Keep costs down by booking online months before travelling, either directly or through the likes of Computicket Travel or Travelstart (www.travelstart.co.za).
Airlines in South Africa
- Airlink South African Airways’ partner has a good network, including smaller destinations such as Upington, Mthatha and Maseru.
- SA Express – This South African Airways partner has a good network, including direct flights between Cape Town and Hoedspruit (for Kruger National Park).
- South African Airways The national airline, with an extensive domestic and regional network.
- CemAir A small airline connecting Port Elizabeth, Bloemfontein, George, Plettenberg Bay, Margate and other destinations.
- Kulula Budget airline connecting Jo’burg, Cape Town, Durban, George and East London. It also offers discounts on domestic flights with sister airline British Airways.
- Mango The South African Airways subsidiary flies between Jo’burg, Cape Town, Durban, Port Elizabeth, George and Bloemfontein.
- FlySafair Offers cheap fares between Jo’burg, Cape Town, Durban, Port Elizabeth, East London and George.
South Africa’s Shosholoza Meyl offers regular services connecting major cities. For an overview of services, descriptions of trains and valuable advice, visit The Man in Seat Sixty-One (www.seat61.com/southafrica).
South Africa’s famous Blue Train travels between Pretoria and Cape Town, stopping en route in Matjiesfontein or Kimberley. For 27 hours of luxury, one-way fares (per person sharing) for deluxe/luxury during high season (September to mid-November), including all meals, drinks, off-train excursions and en-suite bathroom. You can book directly or through travel agents, both in South Africa and overseas. Enquire about packages including accommodation and one-way flights between Pretoria/Jo’burg and Cape Town. The train also occasionally travels between Pretoria and Hoedspruit (for Kruger National Park).
Shosholoza Meyl’s luxury offering, Premier Classe is an affordable alternative to the Blue Train et al. Trains run from Cape Town to Jo’burg on Tuesday, returning on Thursday; and from Jo’burg to Durban on Thursday, returning on Sunday. The fare includes meals in the deluxe air-conditioned dining car. Single travellers occupy two-berth coupes, couples occupy four-berth compartments. There’s a lounge-bar and shared bathrooms, and vehicles can be transported.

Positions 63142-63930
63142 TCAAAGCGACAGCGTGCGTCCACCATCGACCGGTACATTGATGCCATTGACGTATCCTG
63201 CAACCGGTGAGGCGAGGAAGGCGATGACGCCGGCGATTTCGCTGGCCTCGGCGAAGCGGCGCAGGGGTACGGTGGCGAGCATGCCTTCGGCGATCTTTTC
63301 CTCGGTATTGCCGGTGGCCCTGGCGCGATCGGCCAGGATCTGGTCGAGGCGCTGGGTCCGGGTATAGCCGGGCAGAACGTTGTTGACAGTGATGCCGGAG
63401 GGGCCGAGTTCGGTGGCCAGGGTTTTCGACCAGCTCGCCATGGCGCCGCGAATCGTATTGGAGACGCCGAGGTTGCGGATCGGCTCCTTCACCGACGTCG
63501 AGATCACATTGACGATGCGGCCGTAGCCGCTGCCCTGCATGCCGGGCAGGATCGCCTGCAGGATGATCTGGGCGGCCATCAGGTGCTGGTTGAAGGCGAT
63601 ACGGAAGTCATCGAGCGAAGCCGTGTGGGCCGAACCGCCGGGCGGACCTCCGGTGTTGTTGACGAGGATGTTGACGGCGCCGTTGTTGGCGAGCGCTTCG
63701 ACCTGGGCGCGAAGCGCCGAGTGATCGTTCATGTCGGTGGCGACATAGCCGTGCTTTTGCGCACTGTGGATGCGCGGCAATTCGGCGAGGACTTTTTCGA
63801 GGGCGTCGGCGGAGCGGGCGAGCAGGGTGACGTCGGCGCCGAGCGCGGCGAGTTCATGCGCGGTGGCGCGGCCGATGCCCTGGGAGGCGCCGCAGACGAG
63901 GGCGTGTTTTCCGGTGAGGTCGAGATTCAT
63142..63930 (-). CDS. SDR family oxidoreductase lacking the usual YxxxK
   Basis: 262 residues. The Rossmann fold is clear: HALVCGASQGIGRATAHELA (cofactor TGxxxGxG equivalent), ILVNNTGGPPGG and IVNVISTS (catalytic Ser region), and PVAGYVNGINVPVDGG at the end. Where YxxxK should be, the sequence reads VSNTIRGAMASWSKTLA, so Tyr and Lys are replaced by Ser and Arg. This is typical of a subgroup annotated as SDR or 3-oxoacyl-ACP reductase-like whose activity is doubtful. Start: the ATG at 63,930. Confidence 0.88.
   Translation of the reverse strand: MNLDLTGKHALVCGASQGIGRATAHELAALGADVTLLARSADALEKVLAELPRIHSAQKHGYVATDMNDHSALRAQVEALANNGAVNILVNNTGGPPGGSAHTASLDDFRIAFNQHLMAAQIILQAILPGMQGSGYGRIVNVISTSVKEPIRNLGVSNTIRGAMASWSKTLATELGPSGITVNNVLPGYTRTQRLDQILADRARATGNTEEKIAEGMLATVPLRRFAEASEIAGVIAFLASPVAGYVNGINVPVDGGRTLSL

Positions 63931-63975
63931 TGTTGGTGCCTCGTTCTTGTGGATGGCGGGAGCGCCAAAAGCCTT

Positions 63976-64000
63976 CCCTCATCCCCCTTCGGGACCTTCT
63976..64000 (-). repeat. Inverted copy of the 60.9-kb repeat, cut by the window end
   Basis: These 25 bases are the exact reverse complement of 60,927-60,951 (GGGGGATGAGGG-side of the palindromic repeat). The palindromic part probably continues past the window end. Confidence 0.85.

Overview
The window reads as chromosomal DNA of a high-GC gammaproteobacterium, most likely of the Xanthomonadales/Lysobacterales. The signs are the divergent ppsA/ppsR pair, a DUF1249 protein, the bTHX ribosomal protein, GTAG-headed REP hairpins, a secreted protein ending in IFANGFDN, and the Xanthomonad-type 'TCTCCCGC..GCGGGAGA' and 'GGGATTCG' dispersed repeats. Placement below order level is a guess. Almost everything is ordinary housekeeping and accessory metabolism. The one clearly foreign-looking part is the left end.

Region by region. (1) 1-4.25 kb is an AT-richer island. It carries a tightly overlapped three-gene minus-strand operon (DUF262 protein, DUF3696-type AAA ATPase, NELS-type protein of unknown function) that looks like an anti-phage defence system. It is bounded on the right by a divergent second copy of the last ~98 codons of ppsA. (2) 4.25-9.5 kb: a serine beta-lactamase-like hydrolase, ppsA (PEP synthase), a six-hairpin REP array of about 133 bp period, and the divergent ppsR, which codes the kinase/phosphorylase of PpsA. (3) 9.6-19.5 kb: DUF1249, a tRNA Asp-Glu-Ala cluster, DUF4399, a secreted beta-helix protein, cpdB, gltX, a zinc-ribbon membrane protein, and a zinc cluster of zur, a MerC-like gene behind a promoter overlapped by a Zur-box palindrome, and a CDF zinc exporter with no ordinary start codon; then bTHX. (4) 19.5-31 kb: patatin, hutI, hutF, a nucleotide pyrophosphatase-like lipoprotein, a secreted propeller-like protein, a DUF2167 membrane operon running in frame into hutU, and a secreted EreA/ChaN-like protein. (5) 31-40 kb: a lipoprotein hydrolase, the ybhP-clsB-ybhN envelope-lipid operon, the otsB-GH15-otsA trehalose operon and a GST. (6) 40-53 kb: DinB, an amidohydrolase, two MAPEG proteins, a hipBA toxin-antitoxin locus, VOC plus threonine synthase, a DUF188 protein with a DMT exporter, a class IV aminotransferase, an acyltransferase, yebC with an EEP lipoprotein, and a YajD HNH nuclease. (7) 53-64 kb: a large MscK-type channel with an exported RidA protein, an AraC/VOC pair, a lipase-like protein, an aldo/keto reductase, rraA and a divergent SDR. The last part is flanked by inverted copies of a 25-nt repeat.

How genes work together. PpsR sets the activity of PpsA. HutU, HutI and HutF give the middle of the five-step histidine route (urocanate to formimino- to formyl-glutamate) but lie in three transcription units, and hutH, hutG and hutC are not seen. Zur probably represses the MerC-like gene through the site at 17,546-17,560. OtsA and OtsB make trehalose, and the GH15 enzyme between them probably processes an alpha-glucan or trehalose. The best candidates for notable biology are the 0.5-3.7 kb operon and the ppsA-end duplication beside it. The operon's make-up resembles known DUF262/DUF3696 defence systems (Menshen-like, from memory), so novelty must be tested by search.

A good network of buses, of varying reliability and comfort, links the major cities. There are no class tiers on the bus lines, although major companies generally offer a ‘luxury’ service, with features such as air-con, a toilet and films.
The major bus lines offer student, frequent-traveler and senior-citizen discounts, as well as specials – check their websites for details.
Lines are generally safe. Note, however, that many long-distance services run through the night. On overnight journeys, travelers should take care of their valuables and may feel more comfortable sitting near the front of the bus.
For the main lines, purchase tickets at least 24 hours in advance, and as far in advance as possible for travel during peak periods. Tickets can be bought through bus offices, Computicket Travel and Shoprite/Checkers supermarkets.
City to City In partnership with Translux, it operates the routes that once carried people between the homelands and the cities under apartheid. The no-frills service is less expensive than other lines and serves many off-the-beaten-track places, including townships and mining towns. Destinations include Mthatha (for the Wild Coast), Nelspruit (for Kruger National Park), Zeerust (for Botswana), Cape Town and Durban.
Greyhound An extensive nationwide network of comfortable buses, including Jo’burg to Durban via Richards Bay. Also operates other lines, including the cheaper Citiliner buses.
Intercape An extensive network stretching from Cape Town to Limpopo and beyond. For longer hauls (including Cape Town to Windhoek, Namibia, and Mossel Bay to Jo’burg), it’s worth paying extra for a reclining seat on an overnight Sleepliner bus.
Translux The main long-distance operator, serving destinations including Cape Town, Durban, Bloemfontein, Port Elizabeth, East London, Mthatha, Nelspruit and the Garden Route.
Cape Metro Rail Services from Cape Town south to Simon’s Town are generally safe during peak daylight hours. Gautrain The rapid-transit Gautrain is a safe and slick link between OR Tambo International Airport, Sandton, Rosebank, Park Station (downtown Jo’burg), Pretoria and Hatfield.
Trains depart every 12 minutes at peak times (5.30am to 8.30am and 3pm to 6pm Monday to Friday), and every 20 to 30 minutes outside peak times. A one-way ticket between Pretoria and Park Station costs R76. If you’re travelling in peak periods or staying near a station, it’s a fast, state-of-the-art and cost-effective way to enter and exit Jo’burg.
South Africa is a spectacular country for a road trip. Away from the main bus and train routes, having your own wheels is the best way to get around, and if you are in a group, hiring a car is often the most economical option. Road maps are a worthwhile investment and are readily available in South Africa.